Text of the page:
What are the responsibilities of executors?
Every will needs an executor to administer the deceased person's estate, ensure the estate's debts are paid and oversee the disbursement of any inheritances according to the will.
Executors are also responsible for making funeral arrangements, which are paid out of the estate of the deceased.
In some cases, the executor must obtain probate of the will by applying to the Supreme Court. This usually applies when the deceased owned real estate, shares, bank accounts or life insurance, and is needed to confirm a will is valid.
The application requires an affidavit from the executor, setting out information about the assets and liabilities of the estate and its beneficiaries. The court grants probate which gives the executor authority to act.
The duties and powers of executors are contained in the NSW Probate and Administration Act 1898. (For more information please see How do you choose an executor for your will? - the horror story edition.)
Choosing one or more executors for your will
Given the importance of these responsibilities, it is vital to pick a suitable person to act as your executor when you write your will. Often it is a responsible family member or trusted friend. The executor can also be a beneficiary of the will.
In some cases, it might be best to appoint more than one executor, either as joint executor or as an alternate to step in if the executor can't continue.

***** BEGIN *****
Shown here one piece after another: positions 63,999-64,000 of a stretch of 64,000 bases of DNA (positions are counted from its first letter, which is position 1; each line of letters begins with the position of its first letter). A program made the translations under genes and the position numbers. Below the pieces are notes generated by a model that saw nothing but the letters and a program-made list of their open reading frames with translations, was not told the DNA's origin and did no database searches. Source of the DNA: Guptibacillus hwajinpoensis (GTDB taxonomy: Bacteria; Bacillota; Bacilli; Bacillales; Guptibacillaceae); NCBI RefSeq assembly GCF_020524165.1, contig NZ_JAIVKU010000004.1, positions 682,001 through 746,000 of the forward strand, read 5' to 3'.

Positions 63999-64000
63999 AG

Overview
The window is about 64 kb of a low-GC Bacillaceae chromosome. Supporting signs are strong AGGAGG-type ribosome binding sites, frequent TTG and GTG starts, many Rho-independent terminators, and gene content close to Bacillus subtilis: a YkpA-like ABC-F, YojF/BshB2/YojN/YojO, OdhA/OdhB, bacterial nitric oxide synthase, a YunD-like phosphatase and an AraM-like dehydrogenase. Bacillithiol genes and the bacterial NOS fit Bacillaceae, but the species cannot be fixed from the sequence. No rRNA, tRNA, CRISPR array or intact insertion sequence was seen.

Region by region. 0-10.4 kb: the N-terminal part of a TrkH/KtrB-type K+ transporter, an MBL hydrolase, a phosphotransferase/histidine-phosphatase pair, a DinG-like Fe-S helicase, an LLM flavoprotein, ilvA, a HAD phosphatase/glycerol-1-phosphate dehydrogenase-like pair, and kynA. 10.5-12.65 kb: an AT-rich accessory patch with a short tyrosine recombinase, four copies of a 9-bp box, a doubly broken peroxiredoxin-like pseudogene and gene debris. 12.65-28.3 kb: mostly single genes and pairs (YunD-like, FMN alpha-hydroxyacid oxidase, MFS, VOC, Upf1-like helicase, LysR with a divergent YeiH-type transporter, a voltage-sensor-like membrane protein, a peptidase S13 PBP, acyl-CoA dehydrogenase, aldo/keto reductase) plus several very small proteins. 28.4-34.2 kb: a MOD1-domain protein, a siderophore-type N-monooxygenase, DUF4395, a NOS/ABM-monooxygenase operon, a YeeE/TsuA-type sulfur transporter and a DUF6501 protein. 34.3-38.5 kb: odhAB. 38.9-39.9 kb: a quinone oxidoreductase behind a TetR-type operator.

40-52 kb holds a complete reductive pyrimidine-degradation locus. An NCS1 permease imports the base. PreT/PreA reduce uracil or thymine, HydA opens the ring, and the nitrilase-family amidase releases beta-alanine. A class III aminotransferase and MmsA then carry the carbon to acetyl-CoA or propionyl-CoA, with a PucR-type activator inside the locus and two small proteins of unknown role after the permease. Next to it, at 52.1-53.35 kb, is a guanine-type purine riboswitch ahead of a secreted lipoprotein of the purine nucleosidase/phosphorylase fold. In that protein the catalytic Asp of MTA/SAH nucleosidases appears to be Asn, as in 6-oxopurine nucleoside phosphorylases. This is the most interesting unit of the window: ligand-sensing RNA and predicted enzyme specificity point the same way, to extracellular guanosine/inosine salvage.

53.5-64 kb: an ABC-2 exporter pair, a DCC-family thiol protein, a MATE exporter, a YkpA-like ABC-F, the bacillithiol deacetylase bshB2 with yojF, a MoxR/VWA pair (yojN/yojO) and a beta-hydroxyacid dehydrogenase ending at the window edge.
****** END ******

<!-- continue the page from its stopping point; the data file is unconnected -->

While two executors could share the burden and provide checks and balances in any decision making, there is also the risk of a disagreement leading to delays or even ending up in court.
Remember - if the people you choose as executors don't get on while you are alive, it is doubtful they will get on once you are dead and money is at stake. (For more information please see When co-executors go to war, will there be anything left of the estate? Which case won?)
If it is difficult to choose a responsible person to take on the role, it's possible to nominate a professional person as executor, such as a lawyer or the state trustee. They could be joint executors, providing legal advice.
What happens if I am appointed sole executor?
If you are named as sole executor, it would be a good idea to consult a solicitor, just to make sure you get it right.
Administering an estate is not always straightforward. As executor, you can be held liable if you get it wrong.
Do I get paid as an executor?
If a professional is engaged, they would be paid out of the estate. Usually, executors who are family and also beneficiaries are not paid unless there is a lot of work involved.
Beneficiaries would need to agree on the amount claimed, or an application can be made to a court to determine the amount payable.
Beneficiaries can ask questions of the executor and seek accounts showing the distribution of assets. Any beneficiaries (or those who think they should be beneficiaries) can contest the will. That includes the executor.
Making the executor role as easy as possible
The person writing a will - the testator in legal language - should try to make it as easy as possible for the executor.
Make sure they are happy to take on the role. If they agree to it, tell them where the will is and leave an updated list of assets, including account numbers and passwords for digital accounts, shares and investments, insurance policies, superannuation and any outstanding work entitlements.
Also make sure you write down exactly how you want your funeral to be conducted and what to do with your remains.
I have seen funeral arrangements cause much heartache and family squabbles, before the distribution of assets even begins. (Please see "But mum wanted a public funeral." - "She absolutely didn't!" Which case won?)
The content of this article is intended to provide a general guide to the subject matter. Specialist advice should be sought about your specific circumstances.